As I was bumbling about the internet looking for resources earlier this week, I stumbled on a site called FluentU. Curious, I signed up. What I found was a truly integrative approach to combining traditional learning and immersion.
Once I choose an account type (regular, or teacher and student accounts which allow teachers to track student progress) and a language and filled out pretty basic account registration information, I reached a busy dashboard that seemed to have too many options. I was pleasantly surprised that, even with a noisy first impression, the site was mostly intuitive and easy to use.
There are 3 major types of content: video, audio, and flashcards. There are also playlists and you can mark favorites.
Flashcards are pretty much what you expect – stacks of cards for memorization. You are asked to fill them out in different ways: click the answer, fill in the blanks, and type the word. In this way it reminds me a bit of Cerego, and I like the variety of answer methods. Like Cerego, it does seem to be a spaced repetition system, though I haven’t played with it long enough to be sure. I find this functionality pretty standard relative to other systems.
What I like about this one, though, are the video and audio files. They are very similar: free videos in the target language taken from the internet, captioned, and presented as learning tools. (The audio are generally video files with images and sound rather than video and sound.) What’s interesting here is that each video or audio lesson is just that – a LESSON. It comes with a matching set of flashcards that you can go through before or after the video. Mousing over a word in the captions provides the translation of that word, and clicking it allows you to add the word to your vocabulary list or a custom flashcard set.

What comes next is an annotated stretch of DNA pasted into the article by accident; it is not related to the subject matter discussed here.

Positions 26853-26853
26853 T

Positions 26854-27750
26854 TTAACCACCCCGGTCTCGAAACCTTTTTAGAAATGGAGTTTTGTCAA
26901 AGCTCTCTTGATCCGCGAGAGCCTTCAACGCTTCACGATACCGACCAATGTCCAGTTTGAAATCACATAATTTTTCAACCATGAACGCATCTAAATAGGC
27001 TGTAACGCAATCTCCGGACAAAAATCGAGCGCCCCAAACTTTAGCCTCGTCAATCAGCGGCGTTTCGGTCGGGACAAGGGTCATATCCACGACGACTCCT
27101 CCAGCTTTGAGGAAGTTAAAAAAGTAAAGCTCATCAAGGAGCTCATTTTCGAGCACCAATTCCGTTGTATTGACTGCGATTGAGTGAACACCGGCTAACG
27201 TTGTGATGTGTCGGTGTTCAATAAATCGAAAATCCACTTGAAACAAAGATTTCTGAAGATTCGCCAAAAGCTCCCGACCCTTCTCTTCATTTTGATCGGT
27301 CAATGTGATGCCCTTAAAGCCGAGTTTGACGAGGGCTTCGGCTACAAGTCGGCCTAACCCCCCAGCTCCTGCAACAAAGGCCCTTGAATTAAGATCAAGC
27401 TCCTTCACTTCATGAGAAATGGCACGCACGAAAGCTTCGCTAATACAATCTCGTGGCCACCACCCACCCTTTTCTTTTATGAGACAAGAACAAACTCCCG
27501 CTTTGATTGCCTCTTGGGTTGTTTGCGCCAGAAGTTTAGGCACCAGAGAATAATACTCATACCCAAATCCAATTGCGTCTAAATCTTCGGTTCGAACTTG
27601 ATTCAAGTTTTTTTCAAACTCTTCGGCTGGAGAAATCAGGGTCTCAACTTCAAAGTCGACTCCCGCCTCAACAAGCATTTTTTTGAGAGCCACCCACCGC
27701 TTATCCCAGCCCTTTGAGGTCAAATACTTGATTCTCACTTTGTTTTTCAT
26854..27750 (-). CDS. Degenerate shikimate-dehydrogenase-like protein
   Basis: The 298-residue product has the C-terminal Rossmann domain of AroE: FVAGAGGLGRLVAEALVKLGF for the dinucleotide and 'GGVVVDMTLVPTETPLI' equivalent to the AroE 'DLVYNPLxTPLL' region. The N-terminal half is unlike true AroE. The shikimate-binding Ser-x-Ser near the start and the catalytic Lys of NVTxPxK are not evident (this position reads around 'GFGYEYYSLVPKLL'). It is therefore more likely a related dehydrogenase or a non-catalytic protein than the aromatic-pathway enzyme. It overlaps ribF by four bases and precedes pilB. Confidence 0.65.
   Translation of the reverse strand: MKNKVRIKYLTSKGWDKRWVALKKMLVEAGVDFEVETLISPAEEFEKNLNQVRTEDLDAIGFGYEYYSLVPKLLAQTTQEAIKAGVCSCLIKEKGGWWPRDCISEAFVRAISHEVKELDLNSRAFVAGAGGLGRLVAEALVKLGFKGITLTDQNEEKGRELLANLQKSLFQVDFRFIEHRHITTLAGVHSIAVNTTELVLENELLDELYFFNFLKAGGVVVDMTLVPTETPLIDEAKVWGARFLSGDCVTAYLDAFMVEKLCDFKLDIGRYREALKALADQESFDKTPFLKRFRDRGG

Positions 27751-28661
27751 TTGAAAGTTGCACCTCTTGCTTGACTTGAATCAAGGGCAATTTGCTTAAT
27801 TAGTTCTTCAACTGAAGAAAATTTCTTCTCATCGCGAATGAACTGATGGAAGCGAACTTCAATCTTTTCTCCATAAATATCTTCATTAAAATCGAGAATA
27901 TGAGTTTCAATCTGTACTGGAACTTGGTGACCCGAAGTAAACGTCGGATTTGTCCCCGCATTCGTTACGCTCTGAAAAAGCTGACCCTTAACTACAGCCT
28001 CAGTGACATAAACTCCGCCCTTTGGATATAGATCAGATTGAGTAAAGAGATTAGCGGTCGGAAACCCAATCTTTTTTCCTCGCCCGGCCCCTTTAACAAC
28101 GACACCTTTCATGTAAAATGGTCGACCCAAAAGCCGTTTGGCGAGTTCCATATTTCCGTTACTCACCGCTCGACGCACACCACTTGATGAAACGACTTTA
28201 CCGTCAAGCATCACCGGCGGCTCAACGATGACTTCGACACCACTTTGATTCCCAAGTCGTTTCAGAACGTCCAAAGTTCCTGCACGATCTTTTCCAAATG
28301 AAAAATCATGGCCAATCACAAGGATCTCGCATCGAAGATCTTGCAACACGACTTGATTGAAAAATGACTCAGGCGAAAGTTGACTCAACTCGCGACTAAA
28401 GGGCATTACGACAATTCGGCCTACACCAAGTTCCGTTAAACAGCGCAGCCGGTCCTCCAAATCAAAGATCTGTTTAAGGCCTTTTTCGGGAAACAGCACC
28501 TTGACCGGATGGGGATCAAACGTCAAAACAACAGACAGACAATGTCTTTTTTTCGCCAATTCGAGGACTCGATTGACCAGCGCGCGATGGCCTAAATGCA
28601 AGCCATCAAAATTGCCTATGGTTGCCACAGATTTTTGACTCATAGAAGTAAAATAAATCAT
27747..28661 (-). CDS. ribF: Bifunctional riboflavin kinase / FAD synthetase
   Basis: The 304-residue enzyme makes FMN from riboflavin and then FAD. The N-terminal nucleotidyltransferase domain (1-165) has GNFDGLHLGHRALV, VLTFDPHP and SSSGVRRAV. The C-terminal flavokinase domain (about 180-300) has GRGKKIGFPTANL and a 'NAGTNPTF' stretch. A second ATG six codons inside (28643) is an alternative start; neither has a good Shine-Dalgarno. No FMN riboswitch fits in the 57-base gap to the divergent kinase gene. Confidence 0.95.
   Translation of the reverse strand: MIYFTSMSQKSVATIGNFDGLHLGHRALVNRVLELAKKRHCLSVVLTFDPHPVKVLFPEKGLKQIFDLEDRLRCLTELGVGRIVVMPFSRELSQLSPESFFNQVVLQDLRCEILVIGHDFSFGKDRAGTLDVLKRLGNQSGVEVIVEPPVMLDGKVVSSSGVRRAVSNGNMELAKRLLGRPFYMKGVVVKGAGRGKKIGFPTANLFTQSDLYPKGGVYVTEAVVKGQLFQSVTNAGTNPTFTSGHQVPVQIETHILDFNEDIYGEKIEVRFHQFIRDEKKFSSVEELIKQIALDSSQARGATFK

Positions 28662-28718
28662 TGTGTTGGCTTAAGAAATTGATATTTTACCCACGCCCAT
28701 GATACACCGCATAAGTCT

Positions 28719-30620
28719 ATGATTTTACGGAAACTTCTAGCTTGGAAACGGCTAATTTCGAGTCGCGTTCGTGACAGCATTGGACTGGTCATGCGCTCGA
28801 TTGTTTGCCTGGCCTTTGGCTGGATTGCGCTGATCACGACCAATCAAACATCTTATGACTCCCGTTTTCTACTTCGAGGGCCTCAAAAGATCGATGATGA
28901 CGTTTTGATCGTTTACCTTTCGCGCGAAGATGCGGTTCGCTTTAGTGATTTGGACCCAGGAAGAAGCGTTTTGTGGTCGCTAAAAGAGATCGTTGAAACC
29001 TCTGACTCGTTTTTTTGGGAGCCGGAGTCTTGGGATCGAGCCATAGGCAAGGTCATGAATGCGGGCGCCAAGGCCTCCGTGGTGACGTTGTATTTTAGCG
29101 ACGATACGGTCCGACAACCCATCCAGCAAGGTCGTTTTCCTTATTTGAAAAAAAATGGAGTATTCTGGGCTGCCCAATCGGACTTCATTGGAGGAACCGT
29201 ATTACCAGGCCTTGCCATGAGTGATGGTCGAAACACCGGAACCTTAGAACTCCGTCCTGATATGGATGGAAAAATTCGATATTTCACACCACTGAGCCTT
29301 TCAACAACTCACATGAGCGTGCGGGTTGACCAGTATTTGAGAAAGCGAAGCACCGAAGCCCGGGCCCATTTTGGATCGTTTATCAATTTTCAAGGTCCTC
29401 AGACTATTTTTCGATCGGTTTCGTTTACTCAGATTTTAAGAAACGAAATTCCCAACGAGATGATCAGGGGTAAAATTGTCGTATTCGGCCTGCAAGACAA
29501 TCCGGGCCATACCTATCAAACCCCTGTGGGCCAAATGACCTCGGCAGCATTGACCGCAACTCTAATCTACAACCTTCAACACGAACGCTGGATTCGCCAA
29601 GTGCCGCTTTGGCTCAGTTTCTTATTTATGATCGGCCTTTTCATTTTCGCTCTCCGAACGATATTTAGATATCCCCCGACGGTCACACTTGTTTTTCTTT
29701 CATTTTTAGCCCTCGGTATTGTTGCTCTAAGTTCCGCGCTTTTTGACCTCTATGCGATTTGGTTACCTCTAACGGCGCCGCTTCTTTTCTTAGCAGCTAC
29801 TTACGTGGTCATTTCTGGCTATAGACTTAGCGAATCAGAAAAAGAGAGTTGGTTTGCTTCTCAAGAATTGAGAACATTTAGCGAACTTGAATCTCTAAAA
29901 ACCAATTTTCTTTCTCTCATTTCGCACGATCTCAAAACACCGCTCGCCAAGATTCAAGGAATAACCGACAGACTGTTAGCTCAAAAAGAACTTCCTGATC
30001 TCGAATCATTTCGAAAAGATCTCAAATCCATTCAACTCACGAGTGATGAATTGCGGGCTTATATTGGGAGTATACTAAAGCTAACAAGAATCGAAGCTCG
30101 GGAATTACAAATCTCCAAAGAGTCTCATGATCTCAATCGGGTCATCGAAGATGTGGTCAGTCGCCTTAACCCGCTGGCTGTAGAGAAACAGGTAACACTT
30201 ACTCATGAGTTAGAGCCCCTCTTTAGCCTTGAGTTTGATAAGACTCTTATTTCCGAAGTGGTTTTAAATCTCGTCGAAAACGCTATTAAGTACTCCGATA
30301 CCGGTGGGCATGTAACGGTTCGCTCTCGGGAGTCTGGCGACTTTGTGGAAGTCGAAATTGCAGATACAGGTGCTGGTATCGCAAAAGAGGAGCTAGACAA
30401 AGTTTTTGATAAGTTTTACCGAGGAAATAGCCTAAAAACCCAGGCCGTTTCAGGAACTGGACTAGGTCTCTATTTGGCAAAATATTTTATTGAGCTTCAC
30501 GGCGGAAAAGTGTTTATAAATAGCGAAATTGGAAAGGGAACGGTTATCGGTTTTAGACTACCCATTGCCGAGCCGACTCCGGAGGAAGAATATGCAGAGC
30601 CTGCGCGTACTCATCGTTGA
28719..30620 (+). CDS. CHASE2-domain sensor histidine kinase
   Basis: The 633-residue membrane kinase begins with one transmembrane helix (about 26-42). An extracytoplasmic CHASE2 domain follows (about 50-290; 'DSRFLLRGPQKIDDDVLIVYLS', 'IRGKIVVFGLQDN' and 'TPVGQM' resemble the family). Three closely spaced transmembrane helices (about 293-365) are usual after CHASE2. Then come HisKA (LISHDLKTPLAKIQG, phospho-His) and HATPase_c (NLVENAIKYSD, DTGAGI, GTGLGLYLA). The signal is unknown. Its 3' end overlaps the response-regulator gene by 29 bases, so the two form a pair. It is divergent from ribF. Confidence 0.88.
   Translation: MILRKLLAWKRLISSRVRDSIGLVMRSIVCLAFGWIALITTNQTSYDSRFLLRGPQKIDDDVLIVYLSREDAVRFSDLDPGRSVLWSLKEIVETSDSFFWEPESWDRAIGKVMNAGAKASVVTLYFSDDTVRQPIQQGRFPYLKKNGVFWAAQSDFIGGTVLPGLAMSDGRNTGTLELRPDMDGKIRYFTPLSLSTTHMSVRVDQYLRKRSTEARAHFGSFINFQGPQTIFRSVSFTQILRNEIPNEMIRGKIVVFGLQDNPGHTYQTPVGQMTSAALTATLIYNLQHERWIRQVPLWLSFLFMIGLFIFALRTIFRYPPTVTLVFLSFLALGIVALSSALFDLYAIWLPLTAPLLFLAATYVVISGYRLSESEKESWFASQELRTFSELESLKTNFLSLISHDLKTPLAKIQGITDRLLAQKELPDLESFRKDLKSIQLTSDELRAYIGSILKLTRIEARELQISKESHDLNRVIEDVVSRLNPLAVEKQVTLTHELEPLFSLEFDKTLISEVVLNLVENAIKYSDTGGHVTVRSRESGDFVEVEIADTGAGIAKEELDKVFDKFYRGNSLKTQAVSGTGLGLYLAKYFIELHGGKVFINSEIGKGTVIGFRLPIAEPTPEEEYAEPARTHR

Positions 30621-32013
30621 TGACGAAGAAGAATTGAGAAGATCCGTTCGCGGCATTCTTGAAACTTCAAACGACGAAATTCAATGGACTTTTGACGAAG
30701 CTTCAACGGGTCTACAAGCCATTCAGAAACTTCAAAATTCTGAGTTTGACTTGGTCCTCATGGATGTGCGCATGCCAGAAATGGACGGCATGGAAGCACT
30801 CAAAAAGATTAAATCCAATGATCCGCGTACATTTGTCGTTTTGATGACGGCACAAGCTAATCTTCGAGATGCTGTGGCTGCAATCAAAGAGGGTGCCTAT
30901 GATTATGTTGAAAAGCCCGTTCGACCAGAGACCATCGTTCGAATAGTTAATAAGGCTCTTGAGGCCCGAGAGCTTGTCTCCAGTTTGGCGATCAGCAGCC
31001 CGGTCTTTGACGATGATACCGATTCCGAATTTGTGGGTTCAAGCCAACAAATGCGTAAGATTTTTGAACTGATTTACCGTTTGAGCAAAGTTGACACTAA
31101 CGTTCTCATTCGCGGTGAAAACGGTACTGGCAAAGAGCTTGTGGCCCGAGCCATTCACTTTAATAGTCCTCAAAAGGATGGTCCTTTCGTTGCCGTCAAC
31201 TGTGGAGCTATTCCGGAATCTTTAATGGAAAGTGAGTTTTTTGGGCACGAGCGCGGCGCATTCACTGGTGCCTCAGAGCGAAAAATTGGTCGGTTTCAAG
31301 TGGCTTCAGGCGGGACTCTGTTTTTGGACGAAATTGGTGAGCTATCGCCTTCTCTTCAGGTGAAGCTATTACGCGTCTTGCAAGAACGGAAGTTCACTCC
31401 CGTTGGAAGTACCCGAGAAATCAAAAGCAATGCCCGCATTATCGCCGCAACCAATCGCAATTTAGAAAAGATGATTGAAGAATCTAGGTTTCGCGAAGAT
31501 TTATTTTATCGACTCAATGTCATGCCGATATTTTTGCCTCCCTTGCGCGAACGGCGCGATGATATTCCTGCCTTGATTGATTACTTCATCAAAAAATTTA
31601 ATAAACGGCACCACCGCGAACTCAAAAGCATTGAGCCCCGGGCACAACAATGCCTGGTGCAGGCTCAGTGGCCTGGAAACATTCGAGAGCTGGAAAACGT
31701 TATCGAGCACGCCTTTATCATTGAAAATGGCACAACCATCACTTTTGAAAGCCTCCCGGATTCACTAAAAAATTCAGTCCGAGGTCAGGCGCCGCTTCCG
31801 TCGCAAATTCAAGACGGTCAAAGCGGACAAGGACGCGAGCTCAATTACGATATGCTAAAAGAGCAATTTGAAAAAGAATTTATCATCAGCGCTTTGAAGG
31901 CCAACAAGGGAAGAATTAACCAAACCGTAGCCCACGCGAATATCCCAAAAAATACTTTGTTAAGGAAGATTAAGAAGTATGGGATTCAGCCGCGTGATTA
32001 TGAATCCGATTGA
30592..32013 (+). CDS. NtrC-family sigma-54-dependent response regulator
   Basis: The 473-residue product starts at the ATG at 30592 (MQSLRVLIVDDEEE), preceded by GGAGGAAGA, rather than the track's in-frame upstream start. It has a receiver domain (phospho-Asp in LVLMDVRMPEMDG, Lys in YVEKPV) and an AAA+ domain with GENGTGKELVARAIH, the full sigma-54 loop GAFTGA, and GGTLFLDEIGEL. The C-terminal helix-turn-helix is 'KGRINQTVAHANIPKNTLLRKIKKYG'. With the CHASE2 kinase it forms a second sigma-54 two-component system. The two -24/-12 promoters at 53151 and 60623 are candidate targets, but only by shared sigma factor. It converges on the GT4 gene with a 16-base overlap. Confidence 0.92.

As language tools go, especially free ones, FluentU is surprisingly integrated, allowing you to learn in more than one way within a single application. I only tested the free version so I can’t speak to the quality of content in the paid version, but I’m impressed by the quality of the materials available to non-paying users. There is also a free iPad app available that offers the same functionality as the site.
I would say (based on only a couple hours of playing around, mind you) that the biggest drawback to this site is the number of languages. Right now, it only offers Chinese, Spanish, French, English, German, and Japanese. I’m not currently working on any of those languages, so I don’t see myself using the site right now. However, the menu says that Italian is coming soon, and that will be worth considering in the future as a way to vary things up.
FluentU’s site has a great concept and promising functionality. I’m interested to see how much growth it experiences in the next few years.